Tax take for 2015 at €45.6bn, more than €3bn above expectations as economy surges ahead
The government took in tax revenues of €45.6bn in 2015, more than €3bn above expectations and a year-on-year increase of €4.3bn.
This means that we are over €8bn better off than this time last year but when you strip out once-off gains the figure is €5.2bn.
The exchequer deficit at the end of the year was €62bn compared to a deficit of €8.2bn in the same period last year as the economy surged ahead.
Levels like this have not been seen since the Celtic Tiger years.
The improvement in the Exchequer balance is driven by increased tax and non-tax receipts, reduced interest expenditure and a number of one-off transactions.
Tax receipts for the month of December were €360m above profile. Generally, there were strong performances in a number of key sectors including income tax and corporation tax.
Non-tax revenues of €3,5bn, were up €550m in year-on-year terms. The primary reason for this is the increase in the surplus income from the Central Bank of about €500m.
The effects of higher consumer spending in the run up to Christmas will not be seen until next month's January figures.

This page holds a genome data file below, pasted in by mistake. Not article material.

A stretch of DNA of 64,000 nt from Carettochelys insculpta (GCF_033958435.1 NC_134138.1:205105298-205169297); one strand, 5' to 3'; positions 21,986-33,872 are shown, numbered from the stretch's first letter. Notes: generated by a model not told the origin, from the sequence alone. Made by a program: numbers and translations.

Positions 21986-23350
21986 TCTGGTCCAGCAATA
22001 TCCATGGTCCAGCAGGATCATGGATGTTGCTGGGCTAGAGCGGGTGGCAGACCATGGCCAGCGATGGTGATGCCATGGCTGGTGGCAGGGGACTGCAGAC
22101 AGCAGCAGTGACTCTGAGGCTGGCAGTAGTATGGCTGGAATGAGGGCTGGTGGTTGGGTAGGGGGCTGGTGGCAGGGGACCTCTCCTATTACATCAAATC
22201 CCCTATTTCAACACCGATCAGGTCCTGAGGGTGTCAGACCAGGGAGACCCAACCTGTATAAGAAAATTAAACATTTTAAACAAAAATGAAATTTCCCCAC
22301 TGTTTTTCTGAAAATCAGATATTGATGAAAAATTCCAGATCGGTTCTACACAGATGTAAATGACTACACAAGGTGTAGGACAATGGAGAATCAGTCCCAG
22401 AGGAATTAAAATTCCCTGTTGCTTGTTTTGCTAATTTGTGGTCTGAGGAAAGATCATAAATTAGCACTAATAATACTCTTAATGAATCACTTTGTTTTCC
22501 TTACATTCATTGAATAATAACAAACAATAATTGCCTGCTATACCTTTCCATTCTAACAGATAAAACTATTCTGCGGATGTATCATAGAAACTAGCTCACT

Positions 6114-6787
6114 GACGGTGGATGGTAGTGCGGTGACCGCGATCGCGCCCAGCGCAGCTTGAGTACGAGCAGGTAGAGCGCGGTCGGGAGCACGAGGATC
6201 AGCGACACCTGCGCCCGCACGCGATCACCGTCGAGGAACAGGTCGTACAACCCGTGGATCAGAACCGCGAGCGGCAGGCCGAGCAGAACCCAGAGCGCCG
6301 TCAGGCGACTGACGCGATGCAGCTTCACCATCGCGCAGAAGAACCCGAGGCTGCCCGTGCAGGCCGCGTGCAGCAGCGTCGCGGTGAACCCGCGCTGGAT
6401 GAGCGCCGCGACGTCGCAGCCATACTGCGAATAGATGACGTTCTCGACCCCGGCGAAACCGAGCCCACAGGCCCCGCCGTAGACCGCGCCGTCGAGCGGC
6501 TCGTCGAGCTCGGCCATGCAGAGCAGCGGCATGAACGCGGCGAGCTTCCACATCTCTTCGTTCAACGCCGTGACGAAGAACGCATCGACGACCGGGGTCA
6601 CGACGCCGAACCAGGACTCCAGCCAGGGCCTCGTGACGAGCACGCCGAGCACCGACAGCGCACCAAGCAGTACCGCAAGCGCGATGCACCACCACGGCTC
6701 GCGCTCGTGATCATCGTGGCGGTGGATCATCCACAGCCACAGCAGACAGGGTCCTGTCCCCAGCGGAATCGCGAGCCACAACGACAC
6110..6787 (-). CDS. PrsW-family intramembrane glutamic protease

While the country still has significant debts, the latest figures bring the Government within a whisper of balancing the books.
And they also come as growth in the economy powers ahead with Government growth expectations at 4.3pc on the back of a 6.2px figure for 2015.
However, the figures also come against the backdrop of external pressures n world markets from weak economic data in China to a slump in international stock markets as tensions in the middle east have heightened in recent days.
In addition, it comes as world oil prices are at record lows.
“Overall, an Exchequer deficit of €62m was recorded at end-December 2015." said Finance Minister Michael Noonan who returned to work today after a hospital visit as a result of a chest illness.
"This is a massive improvement from a deficit of €8.1bn for 2014 which was buoyed by a return from some of our investments in the banking sector.
"When once-off factors are accounted for, we have an underlying Exchequer deficit in 2015 of around €3.bn compared to an underlying deficit of about €8.6bn in 2014.
"In terms of performance against profile, while corporation tax accounts for the bulk of the increase, it is encouraging that there were also strong performances from income tax and VAT. This is further evidence of the economic recovery we have witnessed in 2015," he added.
Minister for Public Reform Brendan Howllin said: "We have spent €54.7bn to deliver public services and invest in our infrastructure during 2015.
"Against a background of strong growth in tax revenue we were in a position to make additional funding available by way of Supplementary Estimate to support key services, social supports and increased capital investment. "